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As you go through the various cards, what do you notice that is a running theme in imagery? What do you notice tends to differ? Which of the images resonates with you? Why?
Spend time considering your own tarot decks, and do your own comparison.
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Faerie Tarot by Nathalie Hertz, published by U.S. Games Systems, Inc, 2008. Hertz is a French artist, and the creator of several other beautiful tarot decks. The Faerie Tarot was ‘inspired by the flora and fauna of the French countryside,’ and ‘invites you to see the world in a delightful new way…blending fantasy, whimsy, and nature.’
Impressionist Tarot by Arturo Picca (artist) and Corrine Kenner (author), published by Lo Scarabeo in 2015. This deck takes works of classic impressionist paintings and recreates them to fit the meanings of the tarot. It pulls from works of Edonard Manet, Claude Monet, Pierre Auguste Renoir, Edgar Degas, Vincent van Gough, and Paul Gauguin. A truly beautiful deck, especially for those who have interest in the art world.
Prisma Visions Tarot by James R. Eads, 3rd ed., published in 2016. The deck itself is beautiful, though perhaps not for the beginning tarot reader. The suits all fit together to create a master picture displaying the energy and progression of the suits. The figures and images flow from one card to the next, showing movement within the stationary cards.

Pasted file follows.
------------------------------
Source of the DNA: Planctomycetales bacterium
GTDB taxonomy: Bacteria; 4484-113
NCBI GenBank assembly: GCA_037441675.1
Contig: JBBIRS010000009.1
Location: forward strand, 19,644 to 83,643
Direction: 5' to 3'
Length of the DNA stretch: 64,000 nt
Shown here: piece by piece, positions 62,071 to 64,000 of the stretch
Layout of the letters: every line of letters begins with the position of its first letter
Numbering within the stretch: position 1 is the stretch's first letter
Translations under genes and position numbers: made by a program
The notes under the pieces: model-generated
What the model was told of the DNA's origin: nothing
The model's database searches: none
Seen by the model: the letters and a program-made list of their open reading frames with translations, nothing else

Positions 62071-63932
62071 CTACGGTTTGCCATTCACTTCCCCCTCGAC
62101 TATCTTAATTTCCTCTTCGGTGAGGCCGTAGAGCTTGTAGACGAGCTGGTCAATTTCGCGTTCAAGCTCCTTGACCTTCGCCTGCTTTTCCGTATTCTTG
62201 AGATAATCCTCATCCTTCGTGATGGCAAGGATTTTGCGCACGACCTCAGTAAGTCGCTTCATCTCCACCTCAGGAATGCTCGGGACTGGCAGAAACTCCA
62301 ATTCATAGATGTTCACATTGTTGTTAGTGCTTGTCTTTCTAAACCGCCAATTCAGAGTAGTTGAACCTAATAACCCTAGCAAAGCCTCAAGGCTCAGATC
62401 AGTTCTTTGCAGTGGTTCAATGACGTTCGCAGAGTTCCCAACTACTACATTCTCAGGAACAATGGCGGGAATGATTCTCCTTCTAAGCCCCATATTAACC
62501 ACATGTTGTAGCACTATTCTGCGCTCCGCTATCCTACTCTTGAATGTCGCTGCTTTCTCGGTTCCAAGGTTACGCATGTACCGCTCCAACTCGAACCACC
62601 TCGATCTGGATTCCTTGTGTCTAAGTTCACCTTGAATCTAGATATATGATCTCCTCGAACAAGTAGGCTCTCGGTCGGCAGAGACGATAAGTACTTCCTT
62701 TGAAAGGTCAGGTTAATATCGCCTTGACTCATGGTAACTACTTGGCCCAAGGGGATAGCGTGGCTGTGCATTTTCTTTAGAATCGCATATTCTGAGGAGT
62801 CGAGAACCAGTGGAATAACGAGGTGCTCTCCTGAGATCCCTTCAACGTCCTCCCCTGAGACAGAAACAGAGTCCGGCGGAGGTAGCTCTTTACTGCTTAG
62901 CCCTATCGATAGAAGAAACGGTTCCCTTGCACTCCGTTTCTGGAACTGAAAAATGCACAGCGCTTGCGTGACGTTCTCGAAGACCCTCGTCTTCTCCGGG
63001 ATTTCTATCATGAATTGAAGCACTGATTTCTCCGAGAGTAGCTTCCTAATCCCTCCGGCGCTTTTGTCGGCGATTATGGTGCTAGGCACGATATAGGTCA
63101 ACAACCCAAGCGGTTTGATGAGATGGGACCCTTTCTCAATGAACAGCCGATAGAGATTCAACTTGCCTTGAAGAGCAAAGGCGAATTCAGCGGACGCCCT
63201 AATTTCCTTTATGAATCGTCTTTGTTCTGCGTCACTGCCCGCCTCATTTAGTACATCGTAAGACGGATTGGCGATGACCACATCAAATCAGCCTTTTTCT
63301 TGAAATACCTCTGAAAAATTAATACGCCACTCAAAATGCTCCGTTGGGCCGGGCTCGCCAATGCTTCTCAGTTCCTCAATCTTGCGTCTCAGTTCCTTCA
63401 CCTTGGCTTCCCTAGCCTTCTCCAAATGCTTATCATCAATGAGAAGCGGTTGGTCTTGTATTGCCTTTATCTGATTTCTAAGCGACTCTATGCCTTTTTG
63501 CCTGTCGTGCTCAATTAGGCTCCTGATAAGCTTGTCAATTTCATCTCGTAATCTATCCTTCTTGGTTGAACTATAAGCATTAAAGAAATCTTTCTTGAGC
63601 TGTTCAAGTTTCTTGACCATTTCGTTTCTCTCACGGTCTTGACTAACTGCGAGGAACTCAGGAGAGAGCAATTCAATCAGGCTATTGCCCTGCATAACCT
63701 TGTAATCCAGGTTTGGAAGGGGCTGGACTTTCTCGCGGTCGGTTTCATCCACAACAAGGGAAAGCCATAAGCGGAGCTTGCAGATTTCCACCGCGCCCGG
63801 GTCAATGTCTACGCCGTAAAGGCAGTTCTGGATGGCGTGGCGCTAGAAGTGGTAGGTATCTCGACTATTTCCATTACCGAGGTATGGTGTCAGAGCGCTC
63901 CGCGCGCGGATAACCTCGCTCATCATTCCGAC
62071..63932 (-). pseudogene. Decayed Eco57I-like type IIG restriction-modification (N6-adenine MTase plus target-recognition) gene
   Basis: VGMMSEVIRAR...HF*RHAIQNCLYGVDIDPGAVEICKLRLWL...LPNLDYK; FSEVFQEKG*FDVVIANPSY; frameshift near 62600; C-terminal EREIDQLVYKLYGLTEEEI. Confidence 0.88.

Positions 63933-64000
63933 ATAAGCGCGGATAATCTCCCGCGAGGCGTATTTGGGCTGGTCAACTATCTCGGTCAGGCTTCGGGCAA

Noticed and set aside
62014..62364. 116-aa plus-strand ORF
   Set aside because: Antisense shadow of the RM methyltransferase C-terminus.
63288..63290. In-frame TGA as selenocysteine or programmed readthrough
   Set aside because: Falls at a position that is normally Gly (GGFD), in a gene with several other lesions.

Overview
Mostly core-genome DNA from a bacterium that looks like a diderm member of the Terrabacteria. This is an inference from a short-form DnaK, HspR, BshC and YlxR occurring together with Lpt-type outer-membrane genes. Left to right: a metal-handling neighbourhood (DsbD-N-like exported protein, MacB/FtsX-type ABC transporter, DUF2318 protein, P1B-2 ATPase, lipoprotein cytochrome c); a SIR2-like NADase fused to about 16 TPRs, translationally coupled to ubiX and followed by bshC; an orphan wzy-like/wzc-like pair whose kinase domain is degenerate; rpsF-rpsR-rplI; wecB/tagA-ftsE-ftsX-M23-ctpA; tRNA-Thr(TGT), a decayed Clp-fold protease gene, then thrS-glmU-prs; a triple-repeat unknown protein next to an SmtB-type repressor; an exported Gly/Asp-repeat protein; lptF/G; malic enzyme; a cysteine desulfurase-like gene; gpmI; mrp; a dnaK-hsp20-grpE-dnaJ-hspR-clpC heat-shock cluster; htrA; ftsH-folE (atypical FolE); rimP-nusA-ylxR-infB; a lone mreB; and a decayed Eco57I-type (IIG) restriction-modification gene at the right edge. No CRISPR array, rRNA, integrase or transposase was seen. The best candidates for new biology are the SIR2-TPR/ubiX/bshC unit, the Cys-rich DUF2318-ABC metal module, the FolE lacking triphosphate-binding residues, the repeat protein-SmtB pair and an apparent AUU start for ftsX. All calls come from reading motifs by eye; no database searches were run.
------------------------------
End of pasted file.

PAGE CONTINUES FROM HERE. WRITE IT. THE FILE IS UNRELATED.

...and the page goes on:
Rider-Waite by A. E. Waite. The deck used in these photos is currently out of print. I won’t say much about this deck, as it is fairly standard and probably one of the most produced decks. It serves as a standard for many tarot readers and artists, depicting classic images relating in part to the original playing cards that tarot developed from.
The Spiral Tarot by Kay Steventon. With turn-of-the-20th-century style art, this deck takes from the classic Rider-Waite deck and brings it up to the late 1800-early 1900’s, a time of industry and contemplation for the western world as it moved forward into a more technological era. I am a little biased toward this deck as it’s been my main deck for 15 years. The cards are thick with additional symbolism that can be tricky to pick out of the traditional Rider-Waite, and adds layers of Greek myth throughout the Major Arcana.
Thoth Tarot by Aleister Crowley (designer and author) and Lady Frieda Harris (artist), published by U. S. Games Systems, Inc., in 1978. This deck takes from most esoteric imagery, and requires the reader of the deck to have deep, initiate knowledge of the symbolism used. There is nothing within the cards that is without meaning. However, on a more surface level, the deck draws from Egyptian symbolism and from the style of the Marseille Tarot (mostly seen within the Minor Arcana). For those looking for deeper understandings of the universe, I recommend this deck. I would caution that this deck is highly advanced, and might be avoided for the budding reader.
Vampire Tarot – by Nathalie Hertz, published by U.S. Games Systems, Inc. in 2000. As mentioned above in reference to the Faerie Tarot, Hertze is a French artist who gained her notability through the publication of her tarot decks. The Vampire Tarot was a bestselling deck upon its release, and plays on more gothic symbolism, providing more jarring interpretations to allow for the accepting of negative forces within the world to compliment the positive forces. The deck brings together myths and legends in the form of vampires, which ‘gives tarot readers a macabre passport’ into the world of divination.